Last Update: 15 Aug 00
Return to "Designated Hitter" essay
REPLY #20 TO
(R) One point not mentioned by you or your respondors is the problem with brushback pitchers. The battle between batter and pitcher for territory around home plate is (to me at least) one of the more interesting parts of the game. If Kurt Schilling gives Andres Galaraga some chin music, Galaraga may or may not back off. If Schilling buzzes a little too close, he has to worry about getting it himself from Maddux when he's at the plate.
(MB) I addressed this issue in a previous reply (Reply #10). Retaliation is normally inflicted upon the first hitter faced by the opposing pitcher in the next inning. As such, a headhunting pitcher's teammates are going to be the likely victims of the retaliation whether the brushbacks are thrown by an AL or NL pitcher.
(R) Roger Clemons on the other hand can throw inside on guys all day long without fear of reciprication since he can hide in the dugout. Not that Roger couldn't take some of his own medicine, but I'd like to see him try some day. In the AL pitchers have to throw chin music at other positional players who aren't at all involved in the whole thing to keep opposing pitchers honest. That just does't work, and frequently leads to brawls and fights.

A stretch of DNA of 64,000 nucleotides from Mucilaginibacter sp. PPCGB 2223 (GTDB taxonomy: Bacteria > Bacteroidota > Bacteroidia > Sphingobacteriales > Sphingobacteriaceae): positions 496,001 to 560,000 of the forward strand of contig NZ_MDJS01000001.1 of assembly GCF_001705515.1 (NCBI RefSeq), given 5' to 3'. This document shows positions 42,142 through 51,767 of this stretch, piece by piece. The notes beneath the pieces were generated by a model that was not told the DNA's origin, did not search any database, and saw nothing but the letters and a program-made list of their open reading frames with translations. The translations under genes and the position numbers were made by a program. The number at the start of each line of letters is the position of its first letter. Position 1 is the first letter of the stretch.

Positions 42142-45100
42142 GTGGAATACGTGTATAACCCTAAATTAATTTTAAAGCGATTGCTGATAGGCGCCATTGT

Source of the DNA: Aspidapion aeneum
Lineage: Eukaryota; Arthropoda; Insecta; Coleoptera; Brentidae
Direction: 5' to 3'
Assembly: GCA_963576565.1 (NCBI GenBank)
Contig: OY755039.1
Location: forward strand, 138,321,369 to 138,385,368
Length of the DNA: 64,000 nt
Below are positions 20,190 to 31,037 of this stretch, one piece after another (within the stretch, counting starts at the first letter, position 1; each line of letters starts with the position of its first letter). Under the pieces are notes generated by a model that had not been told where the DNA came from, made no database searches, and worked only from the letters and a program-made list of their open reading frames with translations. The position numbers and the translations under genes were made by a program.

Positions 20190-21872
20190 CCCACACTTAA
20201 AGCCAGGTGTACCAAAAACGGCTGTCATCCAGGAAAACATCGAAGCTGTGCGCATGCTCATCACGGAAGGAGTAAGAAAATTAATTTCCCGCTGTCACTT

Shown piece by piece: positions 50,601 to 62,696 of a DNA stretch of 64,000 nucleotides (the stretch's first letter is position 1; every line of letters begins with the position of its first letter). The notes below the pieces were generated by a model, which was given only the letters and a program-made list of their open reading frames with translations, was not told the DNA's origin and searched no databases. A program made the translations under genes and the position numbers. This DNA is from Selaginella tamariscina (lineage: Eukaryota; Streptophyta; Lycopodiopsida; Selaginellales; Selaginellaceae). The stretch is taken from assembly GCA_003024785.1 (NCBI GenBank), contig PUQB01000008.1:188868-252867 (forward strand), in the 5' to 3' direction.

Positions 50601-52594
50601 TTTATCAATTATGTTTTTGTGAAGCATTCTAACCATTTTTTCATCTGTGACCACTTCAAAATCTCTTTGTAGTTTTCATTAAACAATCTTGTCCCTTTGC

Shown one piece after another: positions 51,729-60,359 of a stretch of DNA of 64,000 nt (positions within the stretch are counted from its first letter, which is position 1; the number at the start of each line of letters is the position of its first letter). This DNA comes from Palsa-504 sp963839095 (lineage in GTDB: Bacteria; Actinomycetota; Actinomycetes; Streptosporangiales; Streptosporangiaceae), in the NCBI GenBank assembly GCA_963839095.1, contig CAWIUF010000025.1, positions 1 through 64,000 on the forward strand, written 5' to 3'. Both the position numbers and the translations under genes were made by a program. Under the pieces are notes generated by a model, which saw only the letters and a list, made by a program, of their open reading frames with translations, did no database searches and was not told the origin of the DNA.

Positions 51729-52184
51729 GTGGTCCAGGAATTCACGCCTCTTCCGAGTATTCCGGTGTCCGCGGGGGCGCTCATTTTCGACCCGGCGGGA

(MB) Any AL pitcher who feels he's "safe" from retaliatory strikes because he doesn't hit for himself would likely be straightened out rather quickly by his teammates. In any case, the brushback is used *far* more often to back off hitters who dig in at the plate than as part of a beanball war. Also, if you'll look at this year's pitching stats, you'll find the pitchers who lead the major leagues in hit batters are in the National League. How could this be so if pitchers in the NL were more fearful of throwing inside due to possible retaliation against themselves?
(R) For that reason and others, I strongly support a league where every player bats.
(MB) The paltry number of beanball incidents over the course of a season does not warrant appealing to them as an argument against the DH. "Basebrawl" is a modern phenomenon that is likely to be more strongly related to factors such as the explosive rise in salaries and "trash talking".
(R) Just because Shaq can't hit free-throws doesn't mean we bring in someone else to shoot for him. We expect him to get better, or to fail.
(MB) Sports don't make rules changes over the ineptitudes of one particular individual player. The DH rule is a fix for the long-recognized problem of the general inability of pitchers to hit and the understanding that hitting is not their job in the first place.
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